"A child's learning is the function more of the characteristics of his classmates than those of the teacher." James Coleman, 1972

Sunday, June 26, 2016

A KIPP Pre-K or a Yale Pre-K: You Choose, Part 1

Two days ago The Oklahoman reported that "KIPP Reach Academy Principal Tracy McDaniel pulled his proposal off Monday's school board agenda because he said it doesn't have enough support" among Oklahoma City school board members.  

We must applaud those school board members' positions to protect the most vulnerable children of their city from the miseducative and punitive indoctrination that segregated KIPP Model schools provide for the black and brown children of the poor.

I came across a report published in 2015 by some Harvard public policy graduate students that examined the feasibility and advisability of developing Pre-K programs at Uncommon Schools, one of the infamous "no excuses" corporate charter chains based on the KIPP Model.  I will have more to say about the scary possibility of Uncommon Schools getting into the Pre-K business in another post.

A later section of appendices in the 90 page report includes comparisons of some very different Pre-K programs that were examined in the study.  Here are the 12 schools where researchers gathered data in preparation for their recommendations for Uncommon School:

Bank Street School for Children

The Coop School

Fieldston School

First Step NYC

Pre-Pave Academy

Pre-Prep (Public Prep)

Eliot Pearson Children’s School (Tufts)

Calvin Hill Day Care Center (Yale)

DC Prep


Powell Elementary

UDC Lab School

I have provided the data below on two of the schools to give readers an idea of the vast gaps in opportunity that begin formally when children enter Pre-K.  I hope you will go the report, itself, and compare the privileged school environments like Eliot Pearson (Tufts) and Fieldston to the public school and punitive charter Pre-Ks that "serve" the poor.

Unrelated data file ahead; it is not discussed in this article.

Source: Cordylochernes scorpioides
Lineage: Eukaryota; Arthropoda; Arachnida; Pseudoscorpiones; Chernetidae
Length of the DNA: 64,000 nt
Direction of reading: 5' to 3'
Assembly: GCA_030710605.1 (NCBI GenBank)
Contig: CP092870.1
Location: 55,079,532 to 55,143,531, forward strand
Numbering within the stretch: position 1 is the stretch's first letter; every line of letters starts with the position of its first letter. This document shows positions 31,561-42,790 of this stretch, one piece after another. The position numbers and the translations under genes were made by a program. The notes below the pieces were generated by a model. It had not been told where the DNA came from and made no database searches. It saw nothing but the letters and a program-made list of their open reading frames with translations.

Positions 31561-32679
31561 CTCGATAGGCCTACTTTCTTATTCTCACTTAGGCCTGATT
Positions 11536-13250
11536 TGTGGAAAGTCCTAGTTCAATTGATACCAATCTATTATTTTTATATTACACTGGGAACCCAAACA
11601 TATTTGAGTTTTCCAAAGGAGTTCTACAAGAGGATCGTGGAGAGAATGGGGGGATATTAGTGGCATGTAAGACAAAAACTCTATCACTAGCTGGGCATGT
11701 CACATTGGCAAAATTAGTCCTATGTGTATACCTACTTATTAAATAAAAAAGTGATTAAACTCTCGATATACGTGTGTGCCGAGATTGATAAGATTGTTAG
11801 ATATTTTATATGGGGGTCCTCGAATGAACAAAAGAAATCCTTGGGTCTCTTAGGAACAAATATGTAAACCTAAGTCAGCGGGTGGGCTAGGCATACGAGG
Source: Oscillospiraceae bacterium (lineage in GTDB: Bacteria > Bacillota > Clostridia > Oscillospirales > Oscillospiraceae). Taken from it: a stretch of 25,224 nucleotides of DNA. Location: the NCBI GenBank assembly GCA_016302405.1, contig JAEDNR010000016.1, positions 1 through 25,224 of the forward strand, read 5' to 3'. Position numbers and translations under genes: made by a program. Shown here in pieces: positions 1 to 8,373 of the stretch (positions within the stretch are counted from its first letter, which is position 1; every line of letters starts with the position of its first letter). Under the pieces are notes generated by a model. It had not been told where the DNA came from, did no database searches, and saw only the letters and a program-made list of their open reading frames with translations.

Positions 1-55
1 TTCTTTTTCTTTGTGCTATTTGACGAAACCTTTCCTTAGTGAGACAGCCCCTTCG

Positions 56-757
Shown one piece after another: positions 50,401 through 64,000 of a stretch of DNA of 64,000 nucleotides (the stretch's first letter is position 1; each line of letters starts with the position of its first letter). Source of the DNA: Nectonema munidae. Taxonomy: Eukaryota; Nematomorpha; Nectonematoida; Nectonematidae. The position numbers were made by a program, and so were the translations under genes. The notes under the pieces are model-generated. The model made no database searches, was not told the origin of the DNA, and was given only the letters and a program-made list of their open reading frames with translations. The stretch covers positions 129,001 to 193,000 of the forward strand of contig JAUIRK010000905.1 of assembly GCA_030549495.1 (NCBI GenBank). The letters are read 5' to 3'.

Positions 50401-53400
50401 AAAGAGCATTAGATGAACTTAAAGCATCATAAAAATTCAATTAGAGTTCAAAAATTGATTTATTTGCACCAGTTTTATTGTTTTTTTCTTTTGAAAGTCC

As you look at the KIPP Pre-K information below, note the stark differences in curriculum, environment, scheduling, goals, pupil-teacher ratio, etc. 

KIPP Grow uses the canned curriculum, Tools of the Mind, which was developed to increase tiny humans' capacity to achieve self-control and grit.  A KIPP Grow faculty member justified the use of this curriculum with this: “(If) this play-based learning is what people are paying big money in private schools for… and that’s considered the best education for kids, why are we not providing that for our kids for free?”
This would be laudable, indeed, except that none of the other programs examined as models used Tools of the Mind.  In fact, the exclusive programs at Fieldston, Bank Street, Tufts Lab School, and Yale all use an emergent curriculum based on student interests, rather than a canned curriculum aimed at self control and grit.

Interestingly, research studies show that Tools of the Mind has been demonstrated to have no effect on improving self-control, memory, or attention span.  I suppose it can be useful when no one in the school has any knowledge of pre-K.  But, then, how would KIPP non-educators ever know what research says, since educational research is not exactly high on the priority list within the corporate model of schooling. 

Note, too, below, how the Harvard researchers warn Uncommon Schools leaders that programs like Yale Lab School would not be appropriate for preparing children for school environment that begins in Uncommon Schools kindergarten.  

Our next post will tell you why. 

One Page Overview: Yale Lab School (Calvin Hill Day Care)
The Calvin Hill Day Care Center (Yale Lab School) serves approximately 60 three to five year olds. Attached to Yale University, students and their families are mostly Yale affiliates. The vast majority of data is collected through observing students in their play. Students perform highly on Connecticut early learning standards.